Public Health and Persuasion
An endowed professorship supports critical inquiry into the ways we talk about and understand health.
“Every Laurentian should be able to speak and write well.”
It’s a simple, inarguable statement, but its consequence — for every student and the University’s alumni — cannot be overstated. For Allie Rowland, it is now part of her mission.
“Rhetorical competence is the foundation of a strong liberal arts education,” she says before asking, “How could we participate in a democracy without it?”
Rowland is assistant professor of performance & communication arts at St. Lawrence and holds the Maurer Professorship of Speech and Rhetoric. Established in 2007 by the Maurer Family Foundation and Gilbert C. ‘50 and Ann Maurer P’74, ‘81, ‘81, GP’03, this fund supports a faculty position in the rhetoric and communication program.
“As Maurer chair,” Rowland says, “I need to champion speaking across campus, and I don’t limit that to mean only public speaking. There are so many oral communication skills our students need, including deliberation, working with a team towards an actionable solution of a complex problem and dialogue, empathetically listening to another person to understand other perspectives. These are crucial skills for every Laurentian, at work, at home, and in the community — especially in today’s fractured and polarized world.”
These skills will be central in a new course called Against Health: Rhetoric & the Health Humanities. Rowland developed it with financial support from the Mellon Foundation’s Wide Angle Learning Grant.
“We will question some very basic assumptions — what counts as healthy? For whom? How do we know we are healthy?”
Rowland says the course will give students the tools to examine and understand complex public-health issues by deconstructing the way these issues are discussed in the public sphere.
“Consider the direct-to-consumer advertising of pharmaceutical prescriptions,” she says. “We’ve all seen those drug commercials that end with Ask your doctor about… Prozac or Allegra or some other medication taken by lots of Americans.
In the class we can focus on a number of conditions, like depression. How do these advertisements, as public messages, influence the way we experience sadness, in ourselves and in others? Some scholars might say these ads help people by de-stigmatizing mental illness. Along with many critical scholars, I am skeptical of this.”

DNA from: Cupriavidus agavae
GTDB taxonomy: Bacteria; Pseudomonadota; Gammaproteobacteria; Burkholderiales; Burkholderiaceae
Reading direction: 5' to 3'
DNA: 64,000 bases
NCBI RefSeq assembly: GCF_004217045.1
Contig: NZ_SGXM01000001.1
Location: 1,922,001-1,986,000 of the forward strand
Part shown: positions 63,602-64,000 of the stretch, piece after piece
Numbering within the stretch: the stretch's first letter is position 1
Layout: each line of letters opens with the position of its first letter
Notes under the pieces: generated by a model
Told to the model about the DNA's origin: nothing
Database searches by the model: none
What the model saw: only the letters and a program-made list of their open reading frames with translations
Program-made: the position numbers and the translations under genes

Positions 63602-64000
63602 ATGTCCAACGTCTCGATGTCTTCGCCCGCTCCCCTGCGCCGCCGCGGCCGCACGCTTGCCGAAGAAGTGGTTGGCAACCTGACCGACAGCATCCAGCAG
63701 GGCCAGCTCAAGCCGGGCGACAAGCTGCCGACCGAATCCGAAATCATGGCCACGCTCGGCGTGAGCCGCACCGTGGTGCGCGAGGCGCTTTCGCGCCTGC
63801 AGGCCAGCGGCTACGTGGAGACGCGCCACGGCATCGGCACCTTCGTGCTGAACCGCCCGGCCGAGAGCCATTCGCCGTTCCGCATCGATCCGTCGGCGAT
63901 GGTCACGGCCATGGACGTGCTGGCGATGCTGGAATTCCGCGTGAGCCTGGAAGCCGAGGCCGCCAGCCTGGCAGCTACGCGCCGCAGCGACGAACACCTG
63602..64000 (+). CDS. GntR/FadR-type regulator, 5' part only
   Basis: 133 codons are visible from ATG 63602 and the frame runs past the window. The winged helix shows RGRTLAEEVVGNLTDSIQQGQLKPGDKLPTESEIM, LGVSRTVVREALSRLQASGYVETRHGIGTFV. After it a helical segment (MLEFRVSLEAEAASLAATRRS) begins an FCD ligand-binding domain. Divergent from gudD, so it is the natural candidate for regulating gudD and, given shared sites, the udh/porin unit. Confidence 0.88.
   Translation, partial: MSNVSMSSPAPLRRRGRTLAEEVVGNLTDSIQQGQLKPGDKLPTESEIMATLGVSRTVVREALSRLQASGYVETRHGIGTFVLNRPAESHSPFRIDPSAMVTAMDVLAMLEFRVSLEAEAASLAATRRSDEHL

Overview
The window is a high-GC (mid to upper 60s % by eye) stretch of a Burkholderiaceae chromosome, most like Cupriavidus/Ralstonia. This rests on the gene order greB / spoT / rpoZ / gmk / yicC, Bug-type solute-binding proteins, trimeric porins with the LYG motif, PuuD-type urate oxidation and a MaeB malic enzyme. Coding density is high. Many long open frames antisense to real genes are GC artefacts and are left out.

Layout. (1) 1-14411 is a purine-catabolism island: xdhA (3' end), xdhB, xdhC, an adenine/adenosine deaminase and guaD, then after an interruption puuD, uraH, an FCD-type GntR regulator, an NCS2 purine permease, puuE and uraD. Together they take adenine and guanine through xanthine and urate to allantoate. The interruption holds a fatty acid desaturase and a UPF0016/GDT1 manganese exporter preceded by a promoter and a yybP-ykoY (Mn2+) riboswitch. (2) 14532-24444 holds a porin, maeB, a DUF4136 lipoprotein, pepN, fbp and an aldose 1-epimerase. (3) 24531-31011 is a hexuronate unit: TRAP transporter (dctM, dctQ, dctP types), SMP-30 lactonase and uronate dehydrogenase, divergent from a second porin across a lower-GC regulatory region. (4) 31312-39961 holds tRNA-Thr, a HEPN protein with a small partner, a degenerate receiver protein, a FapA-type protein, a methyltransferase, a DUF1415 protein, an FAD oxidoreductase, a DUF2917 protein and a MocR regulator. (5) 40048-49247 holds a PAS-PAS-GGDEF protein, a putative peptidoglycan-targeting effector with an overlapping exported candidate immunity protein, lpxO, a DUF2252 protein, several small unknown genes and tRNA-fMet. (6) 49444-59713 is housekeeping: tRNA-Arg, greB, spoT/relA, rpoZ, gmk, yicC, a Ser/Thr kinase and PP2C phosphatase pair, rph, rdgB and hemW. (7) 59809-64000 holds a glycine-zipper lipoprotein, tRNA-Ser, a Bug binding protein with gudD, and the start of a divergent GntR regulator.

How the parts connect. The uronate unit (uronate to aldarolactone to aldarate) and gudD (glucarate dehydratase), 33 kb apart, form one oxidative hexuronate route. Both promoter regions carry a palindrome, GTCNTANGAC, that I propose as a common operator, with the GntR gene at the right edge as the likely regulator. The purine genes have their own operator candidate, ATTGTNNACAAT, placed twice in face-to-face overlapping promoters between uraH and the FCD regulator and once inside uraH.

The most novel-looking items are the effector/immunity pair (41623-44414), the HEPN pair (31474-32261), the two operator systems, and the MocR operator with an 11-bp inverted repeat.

It is this skepticism, rooted in scholarship and the intellectual dissection of rhetoric, which will play an important role in the course — and in students’ lives.
“It’s right there,” Rowland says, “number one on the list of 10 learning goals, enshrined on the very first page of the St. Lawrence University course catalog: ‘An ability to speak and write clearly, articulately and persuasively.’”
She says the importance of teaching writing is readily recognized by liberal-arts universities, as evidenced by Writing Across the Curriculum (WAC) and Writing in the Disciplines (WID) initiatives.
“Both WAC/WID curricula simultaneously teach writing itself (learning to write), while also using writing to enhance students’ clarity and depth of thinking about a particular topic (writing to learn). In my work with faculty, I import this into a learning to speak/speaking to learn model.”
Rowland says many St. Lawrence faculty members are hungry for coaching on how to construct and grade speaking assignments, or instruct students in oral communication skills.
“That’s where I come in,” she adds. “For a few years now, I have co-facilitated the grant-funded Oral Communication Institute. I also deliver workshops to First Year Program faculty, and do one-on-one coaching with these faculty members.”
By supporting the new course, the Mellon Foundation’s Wide Angle Learning Grant is also linking Rowland’s work on communication to the public health minor at St. Lawrence. This interdisciplinary initiative will help our students develop the specific analytical abilities the marketplace now demands.
Additional support is needed to expand these types of learning opportunities within the St. Lawrence public health minor—and to fuel its growth into a major. This is a priority of The Campaign for Every Laurentian and each of us has a role to play in our University’s future. n